The Lost Summer with Sandra Cobb

In the early spring of 1950 signs like this one started to appear in the front windows or on the front doors of homes across America. This one from Connecticut and ones like it appeared as warnings that a quarantine was in affect designed to prevent the spread of polio. Postcard History’s guest contributor, Sandy Cobb relates how the flu epidemic of 1918 and the polio pandemic of 1950 were dealt with in her home state of Virginia.

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One Year Ago This Week

Why Is
Postcard History?

Postcard History is a free online magazine dedicated to vintage and historic picture postcards and the many stories associated with them.

We feature richly illustrated articles designed to both inform and entertain postcard collectors and history buffs.

We also provide the most comprehensive listing of forthcoming shows around.

And there’s a rich trove of links to institutional and personal online postcard collections. There’s also a comprehensive, verified listing of active postcard clubs in the U. S. and Canada, which we’re working on expanding worldwide.

Coronavirus impacts postcard shows
Our Show Calendar has the latest information on what shows in March and April have cancelled, been postponed, have not decided, or at this time are still planning to continue.
We’ll update this as things change. Check back regularly for the latest.

News and
Noteworthy

July 8, 2020

We don’t follow Antiques Roadshow very closely (another one of our numerous character flaws), so we missed this 2012 episode on real photo cards of the 1908 U. S. Olympic team that participated in the Games in London. It features a fascinating collection of over 60 cards, each one of them autographed. We don’t know whether to take the host’s pricing estimates seriously, though.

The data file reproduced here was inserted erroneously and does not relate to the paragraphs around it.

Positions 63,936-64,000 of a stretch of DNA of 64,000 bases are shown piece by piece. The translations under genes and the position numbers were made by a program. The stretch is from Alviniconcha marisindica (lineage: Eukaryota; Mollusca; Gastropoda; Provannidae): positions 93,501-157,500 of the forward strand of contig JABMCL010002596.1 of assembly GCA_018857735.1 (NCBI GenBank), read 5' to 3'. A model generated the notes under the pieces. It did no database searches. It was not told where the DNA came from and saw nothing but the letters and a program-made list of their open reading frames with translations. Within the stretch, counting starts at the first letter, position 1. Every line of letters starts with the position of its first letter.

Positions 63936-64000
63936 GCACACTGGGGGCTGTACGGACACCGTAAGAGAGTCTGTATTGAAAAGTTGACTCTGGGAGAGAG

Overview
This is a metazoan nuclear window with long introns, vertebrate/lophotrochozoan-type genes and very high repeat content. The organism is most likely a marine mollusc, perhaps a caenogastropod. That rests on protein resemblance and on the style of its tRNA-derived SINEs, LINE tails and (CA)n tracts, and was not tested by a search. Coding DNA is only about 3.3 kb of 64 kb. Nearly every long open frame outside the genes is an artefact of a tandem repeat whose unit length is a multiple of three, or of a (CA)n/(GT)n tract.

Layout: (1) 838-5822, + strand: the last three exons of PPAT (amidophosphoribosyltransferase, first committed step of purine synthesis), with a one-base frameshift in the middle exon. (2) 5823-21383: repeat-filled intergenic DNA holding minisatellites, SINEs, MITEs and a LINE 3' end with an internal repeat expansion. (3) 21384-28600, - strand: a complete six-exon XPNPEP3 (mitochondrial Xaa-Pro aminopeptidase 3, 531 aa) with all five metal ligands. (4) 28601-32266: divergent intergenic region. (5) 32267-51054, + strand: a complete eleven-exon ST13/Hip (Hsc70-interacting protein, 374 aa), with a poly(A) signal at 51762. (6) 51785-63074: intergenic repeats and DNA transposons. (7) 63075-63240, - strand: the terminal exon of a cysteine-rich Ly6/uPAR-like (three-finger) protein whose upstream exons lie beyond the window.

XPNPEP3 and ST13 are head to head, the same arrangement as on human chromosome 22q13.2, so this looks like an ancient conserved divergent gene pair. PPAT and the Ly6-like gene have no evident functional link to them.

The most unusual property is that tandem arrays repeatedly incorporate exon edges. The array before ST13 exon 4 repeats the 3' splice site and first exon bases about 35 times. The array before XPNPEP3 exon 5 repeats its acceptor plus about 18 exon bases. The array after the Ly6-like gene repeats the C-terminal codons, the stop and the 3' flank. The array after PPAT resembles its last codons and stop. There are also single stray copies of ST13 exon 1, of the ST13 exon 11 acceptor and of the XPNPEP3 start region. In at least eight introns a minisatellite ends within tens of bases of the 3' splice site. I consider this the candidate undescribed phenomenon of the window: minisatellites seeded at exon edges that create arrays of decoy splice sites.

Brian Lund is a really serious British postcard collector — “I’ve been in the postcard collecting  hobby for quite a long time” he says as an introduction to this video clip. But for our purposes today he’s a storyteller extraordinaire. He maintains a Facebook site called “Reflections of a Bygone Age” which you can access whether you’re a member of Facebook or not. He tells the story of a postcard that went so far awry that . . . well, click onto the video and see for yourself.

There was a time when “collect all ten” was a come-on for Burger King or Cracker Jack toys. Collectors of postcard sets know this all too well. But is it still relevant today? Collect all 10 of these vintage-style Detroit postcards” blares the headline of this August 1, 2018 article  from the Detroit Metro Times. Turns out this is an advertisement for a developer in downtown Detroit. There aren’t 10 cards shown on the page, so scroll down to the third paragraph and click on the red “Curbed” link. The developer (Kraemer Design Group) has created these 10 cards and is offering them for free (well, free two years ago, anyway). We think it’s a pretty clever way to gain attention to a worthy commercial cause, the repurposing of an older downtown.

Most Recent Article

A Day at the Sitting Bull Stampede

The Rodeo is almost foreign to most Americans. Sad. It may be the ultimate test between man and beast. It is not an easy task to wrestle 3000 pounds of bull to the ground or stay seated in a saddle strapped to a horse that doesn’t want you to sit on his back. Which is faster? Which is stronger? Who is most agile? These are question the professional rodeo cowboys and cowgirls answer every night when they go to work. This story takes you to South Dakota in 1946. A true time machine.

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